A Humber pilot died while attempting to board a ship in the estuary, as he fell from a rope ladder as he tried to board the vessel, on January 8.
escue attempts were made by colleagues and Humber Coastguard, including a second pilot entering the water, with the pilot being airlifted to hospital, but later losing his life.
The Marine Accident Investigation Branch (MAIB) is investigating the incident, which happened 2.5 miles (4km) east of Spurn Point.
Describing the incident, a source told the BBC that “as the pilot climbed the ladder, and at about half way, he lost his grip, falling backwards. It’s believed he banged his head, and then entered the water. The remaining pilots and deck crew from the pilot launch were able to maintain sight of the casualty and within a minute had the casualty in a ‘matesaver’ pole.”
The second pilot was treated for minor injuries, including mild hypothermia.
Now, a team of MAIB inspectors and technical staff were deployed and are in the process of gathering evidence to understand the circumstances that led to this tragic accident.
In a statement, ABP said:
ABP is saddened to confirm that that one of our marine pilots was fatally injured during operations on the water on Sunday. The gentleman’s next of kin have been informed. Our thoughts are very much with those closest to him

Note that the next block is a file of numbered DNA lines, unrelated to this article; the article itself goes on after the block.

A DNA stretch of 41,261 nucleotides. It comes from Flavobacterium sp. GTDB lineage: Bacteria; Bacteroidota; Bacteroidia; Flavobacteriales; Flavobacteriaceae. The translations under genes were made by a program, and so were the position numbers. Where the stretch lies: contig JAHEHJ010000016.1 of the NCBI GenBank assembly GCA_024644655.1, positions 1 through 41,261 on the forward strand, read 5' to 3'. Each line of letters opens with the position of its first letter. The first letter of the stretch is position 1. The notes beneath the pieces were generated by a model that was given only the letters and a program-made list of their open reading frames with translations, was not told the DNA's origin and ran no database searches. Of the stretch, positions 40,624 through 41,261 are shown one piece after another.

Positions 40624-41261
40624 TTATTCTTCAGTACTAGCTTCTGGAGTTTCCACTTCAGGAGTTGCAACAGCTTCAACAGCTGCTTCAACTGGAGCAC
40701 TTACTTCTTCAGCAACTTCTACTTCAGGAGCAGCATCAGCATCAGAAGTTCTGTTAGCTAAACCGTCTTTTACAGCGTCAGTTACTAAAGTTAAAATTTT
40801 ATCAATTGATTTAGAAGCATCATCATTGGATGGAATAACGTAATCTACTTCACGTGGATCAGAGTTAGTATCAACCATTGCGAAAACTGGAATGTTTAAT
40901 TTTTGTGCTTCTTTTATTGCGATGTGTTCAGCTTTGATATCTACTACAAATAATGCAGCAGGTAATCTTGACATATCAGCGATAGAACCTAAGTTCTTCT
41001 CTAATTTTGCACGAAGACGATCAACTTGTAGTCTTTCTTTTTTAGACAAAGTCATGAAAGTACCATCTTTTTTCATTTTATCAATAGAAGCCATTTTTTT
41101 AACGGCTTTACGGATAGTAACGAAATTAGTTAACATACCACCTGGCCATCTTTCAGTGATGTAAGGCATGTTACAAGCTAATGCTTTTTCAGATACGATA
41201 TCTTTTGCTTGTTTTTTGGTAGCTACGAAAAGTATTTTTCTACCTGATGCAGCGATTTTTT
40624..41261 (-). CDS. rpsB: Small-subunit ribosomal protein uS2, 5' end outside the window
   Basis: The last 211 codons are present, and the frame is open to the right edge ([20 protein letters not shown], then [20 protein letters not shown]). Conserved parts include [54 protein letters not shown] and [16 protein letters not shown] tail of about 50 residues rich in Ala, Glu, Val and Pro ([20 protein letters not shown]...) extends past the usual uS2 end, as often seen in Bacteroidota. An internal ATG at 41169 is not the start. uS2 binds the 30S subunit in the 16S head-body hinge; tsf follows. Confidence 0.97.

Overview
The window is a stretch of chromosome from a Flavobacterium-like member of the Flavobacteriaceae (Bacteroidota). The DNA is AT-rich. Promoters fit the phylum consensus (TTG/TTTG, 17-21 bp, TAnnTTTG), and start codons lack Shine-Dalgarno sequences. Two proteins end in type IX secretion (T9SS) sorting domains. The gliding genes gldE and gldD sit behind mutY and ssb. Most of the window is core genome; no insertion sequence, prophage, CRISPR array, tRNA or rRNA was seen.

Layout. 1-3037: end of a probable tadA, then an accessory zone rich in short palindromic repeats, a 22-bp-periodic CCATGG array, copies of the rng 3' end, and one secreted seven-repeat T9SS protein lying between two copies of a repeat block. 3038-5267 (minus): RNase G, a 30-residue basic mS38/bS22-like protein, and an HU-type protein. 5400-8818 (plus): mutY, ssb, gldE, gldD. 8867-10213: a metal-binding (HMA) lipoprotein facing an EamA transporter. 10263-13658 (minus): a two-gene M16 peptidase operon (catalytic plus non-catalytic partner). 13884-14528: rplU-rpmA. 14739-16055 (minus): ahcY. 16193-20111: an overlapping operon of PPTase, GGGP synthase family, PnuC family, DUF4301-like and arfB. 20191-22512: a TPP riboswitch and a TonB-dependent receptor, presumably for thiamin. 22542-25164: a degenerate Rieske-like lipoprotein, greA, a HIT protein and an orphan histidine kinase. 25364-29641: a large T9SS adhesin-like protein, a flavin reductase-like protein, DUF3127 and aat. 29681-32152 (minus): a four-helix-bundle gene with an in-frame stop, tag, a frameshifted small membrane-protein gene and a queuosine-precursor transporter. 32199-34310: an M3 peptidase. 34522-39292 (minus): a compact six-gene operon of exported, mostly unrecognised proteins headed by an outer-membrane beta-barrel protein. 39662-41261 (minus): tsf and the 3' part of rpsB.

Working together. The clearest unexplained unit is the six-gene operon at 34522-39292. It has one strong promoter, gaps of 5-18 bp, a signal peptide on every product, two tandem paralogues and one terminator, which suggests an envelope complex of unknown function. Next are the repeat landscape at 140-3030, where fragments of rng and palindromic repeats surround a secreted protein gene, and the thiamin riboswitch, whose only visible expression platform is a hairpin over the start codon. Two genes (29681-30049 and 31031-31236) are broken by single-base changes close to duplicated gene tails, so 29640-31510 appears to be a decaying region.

Commenting on the incident, the UK Marine Pilots Association (UK MPA) urged the maritime to give priority to safety and training regarding the transfer of pilots and crew. In this call, UK MPA said that investment in safe technologies is critical in order to ensure that “maritime pilots and seafarers return home safe after every voyage.”
Furthermore, according to the UK MPA the movement of the pilot boat bringing the pilot alongside, the ship’s motion, and the potential for equipment failure:
Requires precise timing and coordination of the ship, the pilot vessel and the exact judgement of the pilot as they step from one moving platform to another, often in pitch darkness in the dead of the night